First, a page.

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FLASH FROM | Incapacity for work partly caused by an accident or occupational disease: a reminder of the rules applied by the Cour de cassation (French Supreme Court)

cass. society of May 7, 2024, no. 22-10.905, B

In its judgment of May 7, the Court of Cassation recalled that incapacity for work proceedings should be applied if the incapacity for work, regardless of when it was confirmed or invoked, results at least in part from an accident or illness and the employer was aware of including at the time of dismissal.

In the present case, an employee employed as a truck driver suffered an accident at work on April 18, 2012. He was then absent from work for non-professional reasons and never sought medical help in connection with the accident at work. Because the employee did not return to work, on March 30, 2015, the occupational medicine doctor declared him incapable of work. The decision on incapacity for work indicates that the incapacity for work was caused by an illness unrelated to work or an accident. He was fired for a non-work related disability.

On appeal, it was held that the employer should have applied the dismissal procedure for incapacity because the employee’s incapacity was, at least in part, of an occupational nature, of which the employer was aware at the time of dismissal. As a result, the employer was ordered to pay the employee various amounts in compensation for the notice period and the related paid leave, additional severance pay, and compensation for failing to provide the reasons for the impossibility of transfer to work before the dismissal procedure.

The employer then brought an action before the French Supreme Court on the following grounds

– Referring to the professional nature of this incapacity for work, he pointed out that after an accident at work, the employee took sick leave unrelated to work and did not apply for insurance under the provisions on accidents at work and occupational diseases. Consequently, in his opinion, the Court of Appeal deprived itself of the legal basis for its judgment by finding that the incapacity for work was at least partly occupational, without demonstrating that it was known at the time of dismissal;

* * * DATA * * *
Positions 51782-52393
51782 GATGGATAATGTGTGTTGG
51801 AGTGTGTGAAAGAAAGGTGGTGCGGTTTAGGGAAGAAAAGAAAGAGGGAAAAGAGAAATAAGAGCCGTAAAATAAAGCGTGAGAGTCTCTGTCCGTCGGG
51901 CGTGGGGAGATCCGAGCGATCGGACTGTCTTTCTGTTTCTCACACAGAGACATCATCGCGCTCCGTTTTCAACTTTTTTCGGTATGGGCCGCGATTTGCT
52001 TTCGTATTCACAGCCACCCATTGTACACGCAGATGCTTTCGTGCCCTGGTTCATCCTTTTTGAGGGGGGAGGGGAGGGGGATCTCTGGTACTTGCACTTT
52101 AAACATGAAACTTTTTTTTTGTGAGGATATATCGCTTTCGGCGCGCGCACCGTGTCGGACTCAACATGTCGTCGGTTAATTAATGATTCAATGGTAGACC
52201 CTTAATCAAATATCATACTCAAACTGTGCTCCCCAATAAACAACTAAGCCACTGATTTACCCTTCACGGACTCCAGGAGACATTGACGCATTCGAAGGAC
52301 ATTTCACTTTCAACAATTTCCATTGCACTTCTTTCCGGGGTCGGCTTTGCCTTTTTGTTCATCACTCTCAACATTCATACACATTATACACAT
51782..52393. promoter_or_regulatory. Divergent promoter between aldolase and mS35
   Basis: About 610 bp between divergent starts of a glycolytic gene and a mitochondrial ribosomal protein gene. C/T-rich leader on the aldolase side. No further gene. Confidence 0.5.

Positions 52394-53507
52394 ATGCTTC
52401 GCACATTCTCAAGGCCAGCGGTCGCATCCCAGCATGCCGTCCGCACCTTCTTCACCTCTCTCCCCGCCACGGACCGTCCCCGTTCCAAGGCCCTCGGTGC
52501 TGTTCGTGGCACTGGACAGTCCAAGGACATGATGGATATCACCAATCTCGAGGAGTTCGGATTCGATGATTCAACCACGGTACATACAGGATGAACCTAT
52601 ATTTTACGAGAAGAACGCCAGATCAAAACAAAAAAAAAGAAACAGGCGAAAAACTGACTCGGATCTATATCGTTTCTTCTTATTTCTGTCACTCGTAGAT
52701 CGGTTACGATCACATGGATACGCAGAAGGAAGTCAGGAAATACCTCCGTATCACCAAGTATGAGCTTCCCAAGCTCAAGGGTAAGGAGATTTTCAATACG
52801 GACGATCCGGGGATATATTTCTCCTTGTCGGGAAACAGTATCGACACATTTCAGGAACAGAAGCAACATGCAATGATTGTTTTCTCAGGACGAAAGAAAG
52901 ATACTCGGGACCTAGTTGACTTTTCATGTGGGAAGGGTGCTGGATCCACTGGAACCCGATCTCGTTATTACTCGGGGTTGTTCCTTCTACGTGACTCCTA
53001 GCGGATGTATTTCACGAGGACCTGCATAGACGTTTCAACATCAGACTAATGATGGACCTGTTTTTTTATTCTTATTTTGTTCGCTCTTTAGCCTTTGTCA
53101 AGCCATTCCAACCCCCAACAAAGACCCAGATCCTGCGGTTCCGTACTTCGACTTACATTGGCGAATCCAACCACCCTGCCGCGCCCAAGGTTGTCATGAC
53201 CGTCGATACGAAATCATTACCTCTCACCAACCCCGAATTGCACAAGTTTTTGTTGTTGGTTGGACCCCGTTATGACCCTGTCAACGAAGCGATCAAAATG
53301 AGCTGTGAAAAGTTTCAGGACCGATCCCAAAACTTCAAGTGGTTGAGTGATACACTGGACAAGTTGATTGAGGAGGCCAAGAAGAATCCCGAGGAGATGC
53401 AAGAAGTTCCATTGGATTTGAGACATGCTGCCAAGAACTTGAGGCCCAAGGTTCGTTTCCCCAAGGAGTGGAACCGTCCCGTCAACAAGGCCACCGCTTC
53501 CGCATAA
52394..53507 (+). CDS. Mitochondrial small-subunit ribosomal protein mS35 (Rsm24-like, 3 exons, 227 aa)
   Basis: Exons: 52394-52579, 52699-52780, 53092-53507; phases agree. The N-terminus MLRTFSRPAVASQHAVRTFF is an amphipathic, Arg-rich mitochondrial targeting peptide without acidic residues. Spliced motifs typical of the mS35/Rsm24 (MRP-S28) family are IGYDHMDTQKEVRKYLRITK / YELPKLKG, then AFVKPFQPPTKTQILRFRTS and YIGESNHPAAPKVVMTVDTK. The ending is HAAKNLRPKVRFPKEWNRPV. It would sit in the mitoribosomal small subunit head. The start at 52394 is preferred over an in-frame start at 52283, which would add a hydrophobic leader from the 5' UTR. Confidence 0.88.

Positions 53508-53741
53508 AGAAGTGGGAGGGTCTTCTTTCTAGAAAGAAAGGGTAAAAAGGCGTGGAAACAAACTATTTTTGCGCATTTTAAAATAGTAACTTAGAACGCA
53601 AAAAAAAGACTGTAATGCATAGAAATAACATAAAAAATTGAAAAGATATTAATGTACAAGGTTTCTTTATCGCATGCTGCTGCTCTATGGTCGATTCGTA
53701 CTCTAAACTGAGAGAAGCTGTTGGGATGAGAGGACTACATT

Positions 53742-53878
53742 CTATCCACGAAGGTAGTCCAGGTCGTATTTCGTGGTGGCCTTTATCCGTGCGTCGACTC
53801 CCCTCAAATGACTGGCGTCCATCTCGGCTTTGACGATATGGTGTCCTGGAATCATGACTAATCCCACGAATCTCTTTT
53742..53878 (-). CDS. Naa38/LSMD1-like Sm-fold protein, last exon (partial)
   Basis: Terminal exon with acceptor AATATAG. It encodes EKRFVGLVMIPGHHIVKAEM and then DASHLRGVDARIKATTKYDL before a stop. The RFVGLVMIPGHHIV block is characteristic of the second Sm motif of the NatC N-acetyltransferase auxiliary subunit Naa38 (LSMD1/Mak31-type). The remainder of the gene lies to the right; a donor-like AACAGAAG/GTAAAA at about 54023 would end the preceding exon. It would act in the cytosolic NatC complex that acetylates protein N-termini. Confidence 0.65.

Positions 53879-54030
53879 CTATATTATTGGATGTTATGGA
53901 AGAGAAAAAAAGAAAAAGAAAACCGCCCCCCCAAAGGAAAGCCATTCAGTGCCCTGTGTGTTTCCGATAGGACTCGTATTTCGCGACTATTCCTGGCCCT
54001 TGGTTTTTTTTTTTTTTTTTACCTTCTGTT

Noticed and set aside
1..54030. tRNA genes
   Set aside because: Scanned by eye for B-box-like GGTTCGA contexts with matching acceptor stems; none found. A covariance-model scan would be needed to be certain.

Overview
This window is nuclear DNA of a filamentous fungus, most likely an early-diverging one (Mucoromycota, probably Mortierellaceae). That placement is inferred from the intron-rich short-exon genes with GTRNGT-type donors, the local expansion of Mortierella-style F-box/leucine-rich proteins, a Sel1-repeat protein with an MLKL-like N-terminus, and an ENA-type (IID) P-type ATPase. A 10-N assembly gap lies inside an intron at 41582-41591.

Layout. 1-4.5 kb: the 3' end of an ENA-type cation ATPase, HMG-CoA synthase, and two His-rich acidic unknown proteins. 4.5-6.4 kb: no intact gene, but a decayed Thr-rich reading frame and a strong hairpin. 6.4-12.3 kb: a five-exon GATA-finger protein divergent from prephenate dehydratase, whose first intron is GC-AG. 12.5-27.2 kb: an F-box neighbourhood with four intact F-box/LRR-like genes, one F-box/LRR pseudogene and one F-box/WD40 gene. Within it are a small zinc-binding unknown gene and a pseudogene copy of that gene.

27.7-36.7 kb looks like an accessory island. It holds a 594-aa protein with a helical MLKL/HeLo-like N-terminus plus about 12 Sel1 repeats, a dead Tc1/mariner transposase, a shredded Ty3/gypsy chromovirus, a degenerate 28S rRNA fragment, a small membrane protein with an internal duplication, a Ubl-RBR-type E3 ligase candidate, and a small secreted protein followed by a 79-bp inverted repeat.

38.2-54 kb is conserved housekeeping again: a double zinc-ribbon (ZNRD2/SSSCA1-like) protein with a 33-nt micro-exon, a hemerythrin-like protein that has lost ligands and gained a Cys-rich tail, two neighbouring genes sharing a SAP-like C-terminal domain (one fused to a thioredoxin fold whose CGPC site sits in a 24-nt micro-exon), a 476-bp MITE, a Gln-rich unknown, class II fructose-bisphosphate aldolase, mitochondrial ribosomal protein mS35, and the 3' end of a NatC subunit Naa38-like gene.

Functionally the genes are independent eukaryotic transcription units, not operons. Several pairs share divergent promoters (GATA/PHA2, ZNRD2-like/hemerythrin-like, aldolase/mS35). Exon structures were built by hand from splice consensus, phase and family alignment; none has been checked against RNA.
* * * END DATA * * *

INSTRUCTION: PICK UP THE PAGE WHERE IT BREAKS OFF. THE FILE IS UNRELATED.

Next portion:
– Regarding the effects of incapacity for work: the employer alleged that the judgment ordered him to pay the employee the amount for paid leave in the form of compensation equivalent to notice. He emphasized that the compensation provided for in Art. L. 1226-14 of the Labor Code is not of the same nature as compensation in lieu of notice and therefore does not give rise to the right to paid leave;

– Regarding the obligation to inform in writing an employee who is unable to work as a result of an accident at work about the reasons why he cannot be retrained: the employer alleged that the Court of Appeal had found him unfavorable for failing to provide the reasons why retraining was not possible before the procedure layoffs. According to the employer, the lack of written notification of the reasons preventing the transfer of an employee who suffered an accident at work to another position does not expose the employer to the sanctions provided for in Art. L. 1226-15 of the French Labor Code, however, imposes an obligation on the employer to pay compensation for the damage suffered.

The Court of Cassation partially accepted the complaint:

– He recalled that the provisions on protection against accidents at work and occupational diseases apply when the employee’s incapacity, regardless of when it is confirmed or invoked, results at least in part from an accident at work or an occupational disease, and the employer was aware of including at the time of dismissal. In this case, since the first break from work was of a professional nature, the employer was aware of the professional nature of the incapacity for work, regardless of the fact that the employee had not reported any break from work of a professional nature before the onset of the incapacity;

– The Tribunal further stated that compensation in the amount of remuneration paid in lieu of notice is not remuneration for notice and does not entitle the employee to paid leave, and therefore overturned the appellate judgment on this issue;

– Finally, as regards the employer’s failure to fulfill the obligation to inform the employee in writing of the reasons for refusing the transfer, this failure does not expose the employer to the sanctions provided for in Article L. 1226-15 of the Labor Code, but imposes an obligation to pay compensation for the damage suffered.